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Rossi RPM90, 9x Oversize, or B1?

post #1 of 10
Thread Starter 
Hey guys. I have had my current pair of skis (Rossi Bandit X, 182cm) for 5 years, so its time for a change (plus they are way too long!). I have narrowed my list down to the Rossignol RPM 90 (last years model), or the 2005 9x Oversize or B2. I realize the B2 is in a different category from the other 2.

Basically I want something that is ulta-stable at speed, but still happy to do quick turns while travelling slower. I will be mostly sticking to the groomed, but want to be able to head out into powder if the opportunity presents itself.

I cant find out too much about the RPM 90, but it appears to have an identical sidecut to the 9X. Are they the same ski? Or is the 9x more like the RPM 100? Also, I can get the RPM for $150 less than the 9x, so is the 9x worth the extra?

Thanks for your help guys, ive almost searched the entire net, including this forum, but information on the RPM 90, other than a paragraph blurb from rossignol, is very hard to find.
post #2 of 10
Well the 9X oversize isn't that quick going slow. It is based on a gs ski so takes some speed to really crank. If I were you I would look on ebay to save some $. What about the 9S oversize? I think the 9S would be more fun when going slower.
post #3 of 10
If your out east, this advice is for you.

I tried out the 9S and a 9X, both Oversize, at Calabogie peaks last season. Between the 9S Oversize and the 9X Oversize, the 9S is the better choice. Yes, the 9X will make a little bit better turns at a little faster speed and longer turns feel better, but it's still out of it's element if you crank it up to higher speeds, like where you need goggles 'cause glasses don't block enough air to stop your eyes from tearing. The little bit more you gain in GS type turns isn't worth what you give up in quickness for blasting through bumps, so you might as well stay with 9S which destroys the 9X in quick short turns. The 9S will work well enough for speeds you can get up to on most moguled runs, and for the speeds that 90% of the people on easter hills actually ski at. You can take the 9X though the bumps without embarassing yourself, but the 9S is really a lot better.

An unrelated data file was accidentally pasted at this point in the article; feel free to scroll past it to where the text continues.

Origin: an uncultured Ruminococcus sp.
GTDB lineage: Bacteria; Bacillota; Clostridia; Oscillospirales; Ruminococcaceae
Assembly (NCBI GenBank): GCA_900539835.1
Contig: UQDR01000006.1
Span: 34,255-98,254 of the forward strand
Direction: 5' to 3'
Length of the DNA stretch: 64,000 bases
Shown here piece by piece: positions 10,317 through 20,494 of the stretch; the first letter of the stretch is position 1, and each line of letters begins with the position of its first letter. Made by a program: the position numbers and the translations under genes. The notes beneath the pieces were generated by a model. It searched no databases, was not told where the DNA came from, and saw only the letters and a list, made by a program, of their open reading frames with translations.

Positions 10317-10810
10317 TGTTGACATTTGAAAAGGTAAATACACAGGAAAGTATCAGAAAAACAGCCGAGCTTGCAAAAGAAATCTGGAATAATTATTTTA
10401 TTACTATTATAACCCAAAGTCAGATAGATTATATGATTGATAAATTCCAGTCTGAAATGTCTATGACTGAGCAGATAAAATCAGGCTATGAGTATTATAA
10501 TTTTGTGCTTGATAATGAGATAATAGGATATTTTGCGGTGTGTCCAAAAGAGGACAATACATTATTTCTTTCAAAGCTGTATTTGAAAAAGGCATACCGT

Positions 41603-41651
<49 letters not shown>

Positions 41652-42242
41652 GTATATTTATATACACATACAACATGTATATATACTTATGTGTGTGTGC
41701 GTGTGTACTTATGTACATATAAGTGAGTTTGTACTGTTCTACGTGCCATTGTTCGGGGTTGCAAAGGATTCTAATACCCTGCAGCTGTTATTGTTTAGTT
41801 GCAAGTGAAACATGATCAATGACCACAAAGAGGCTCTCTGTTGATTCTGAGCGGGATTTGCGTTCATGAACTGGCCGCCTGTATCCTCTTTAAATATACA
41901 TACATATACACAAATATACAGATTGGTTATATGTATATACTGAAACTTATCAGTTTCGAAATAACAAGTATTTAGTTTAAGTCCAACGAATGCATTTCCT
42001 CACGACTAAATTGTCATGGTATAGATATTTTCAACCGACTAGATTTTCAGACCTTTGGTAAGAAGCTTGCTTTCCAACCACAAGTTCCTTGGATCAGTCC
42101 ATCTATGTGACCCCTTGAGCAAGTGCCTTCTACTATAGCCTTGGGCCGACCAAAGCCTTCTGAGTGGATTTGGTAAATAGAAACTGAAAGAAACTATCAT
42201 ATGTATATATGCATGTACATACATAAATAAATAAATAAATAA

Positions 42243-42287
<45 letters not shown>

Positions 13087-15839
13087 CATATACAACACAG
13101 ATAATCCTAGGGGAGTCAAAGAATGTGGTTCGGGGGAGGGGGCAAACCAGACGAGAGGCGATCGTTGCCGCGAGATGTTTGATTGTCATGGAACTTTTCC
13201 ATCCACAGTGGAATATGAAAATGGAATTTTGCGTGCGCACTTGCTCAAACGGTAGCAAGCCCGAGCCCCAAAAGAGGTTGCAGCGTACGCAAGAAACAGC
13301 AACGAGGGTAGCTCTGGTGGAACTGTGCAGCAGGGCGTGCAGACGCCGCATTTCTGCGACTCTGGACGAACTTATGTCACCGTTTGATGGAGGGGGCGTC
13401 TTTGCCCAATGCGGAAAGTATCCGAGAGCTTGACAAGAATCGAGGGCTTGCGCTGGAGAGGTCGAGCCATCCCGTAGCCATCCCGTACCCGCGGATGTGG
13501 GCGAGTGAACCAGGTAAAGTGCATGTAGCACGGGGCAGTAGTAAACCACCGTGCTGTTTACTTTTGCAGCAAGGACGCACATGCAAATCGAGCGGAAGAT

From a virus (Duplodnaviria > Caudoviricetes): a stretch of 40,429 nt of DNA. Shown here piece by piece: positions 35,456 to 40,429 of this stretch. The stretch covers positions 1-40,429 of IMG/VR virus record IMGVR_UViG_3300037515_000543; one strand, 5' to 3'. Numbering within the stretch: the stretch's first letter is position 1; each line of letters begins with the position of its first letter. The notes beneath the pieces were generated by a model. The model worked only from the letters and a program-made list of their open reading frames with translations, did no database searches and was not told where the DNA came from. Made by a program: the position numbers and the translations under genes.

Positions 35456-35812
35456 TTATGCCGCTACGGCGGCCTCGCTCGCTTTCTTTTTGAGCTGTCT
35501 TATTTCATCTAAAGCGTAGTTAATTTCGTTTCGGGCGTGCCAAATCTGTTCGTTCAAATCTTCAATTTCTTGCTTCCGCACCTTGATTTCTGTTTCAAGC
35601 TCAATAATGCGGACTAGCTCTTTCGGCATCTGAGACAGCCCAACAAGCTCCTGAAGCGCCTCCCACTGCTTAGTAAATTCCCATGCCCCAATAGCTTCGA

I don't think either ski would be good for powder.
post #4 of 10
THAT is a good review accompanied by good advice. Thanks, Ghost.
post #5 of 10
Thread Starter 
Thanks for the advice guys. The reason the 9S wasnt on my list is becasue I thought (probably incorrectly) that the tail of it will be too grippy for what I like. I dont want to be having to crave turns everytime, if you know what I mean. Are neither the 9S/9X any good for speed? I love to rip down groomed blue runs basically flat out, and found my old Bandit X's fine for this. Surely these would be better?
post #6 of 10
I know where your coming from. I want it all too.

Realskiers ski reviews say the 9X is good for high speed skiing. http://www.techsupportforskiers.com/..._rossignol.htm
I guess one man's high speed is another man's medium speed: .

It's not that you can't go fairly quickly without fear of losing it, its just that the ski doesn't have the sidecut for a really long radius turn, and it doesn't have enough grip to make a shorter radius turn at high speed. The ski runs out of power before my legs do in terms of how many gs I can pull. To turn at high speed you have to really crank them over hard, and it seems that though you are turning, it's not a nice smooth carve, it's more like your understeering or drifting your car around a corner, (skidding but not a skidded pivot turn if you know what i mean). This is the opposite of what the skis do at slower speeds, where very little effort is required to make them turn.

The X is a bit better than the S at higher speeds, but the S is a LOT better than the X at slower speeds.

The X might have a stiffer tail than the S; it's hard to force it to make a complete hard and fast really tight turn; it enters fine, but it seems to me anyway, that if you want to maintain a short radius turn for some distance, you have to skid the tail a bit, which you don't have to do on the S (maybe I have a forward stance bias?, maybe if I were heavier?). If you only go into the bumps rarely, or really don't care that much about racing your friends through the bumps, you might prefer the X; for me the S is so much better in quickness in short radius turns that the advantage of the X at longer radius isn't enough to compensate me for what I'd be giving up in the bumps. Neither of these skis could handle the speeds I would have liked them to. Yeah, the X was closer, but it was still a mile away.

As for a too-stiff tail being a problem, I found both (all four?) the skis very forgiving.

P.S. Speed is relative. I domonstrated these skis after skiing on my 208 cm Kastle Super-G skis.
post #7 of 10
Well I got my 9X oversize so I could crank! They work well but don't have the grip of my 9s WC. My 9S on the other hand are not stable at high speeds so when I want to real ski fast on groomers I take my 9X's.
post #8 of 10
Thread Starter 
So nobody knows anything about the RPM 90 (2004)? Its got the same sidecut as the 9X, but I understand its slightly softer (5% I read somewhere). Someone must use it here - Ive heard that it was a pretty popular ski last year.
post #9 of 10
Thread Starter 
Has no one had any experience with the RPM 90?
post #10 of 10
Well the rpm is like the 9x just softer. The 9x is a great ski but needs to go FAST. If I were you I would be looking for more of the slalom carvers such as the 9s, streetracer sc, rc4 sc, etc.
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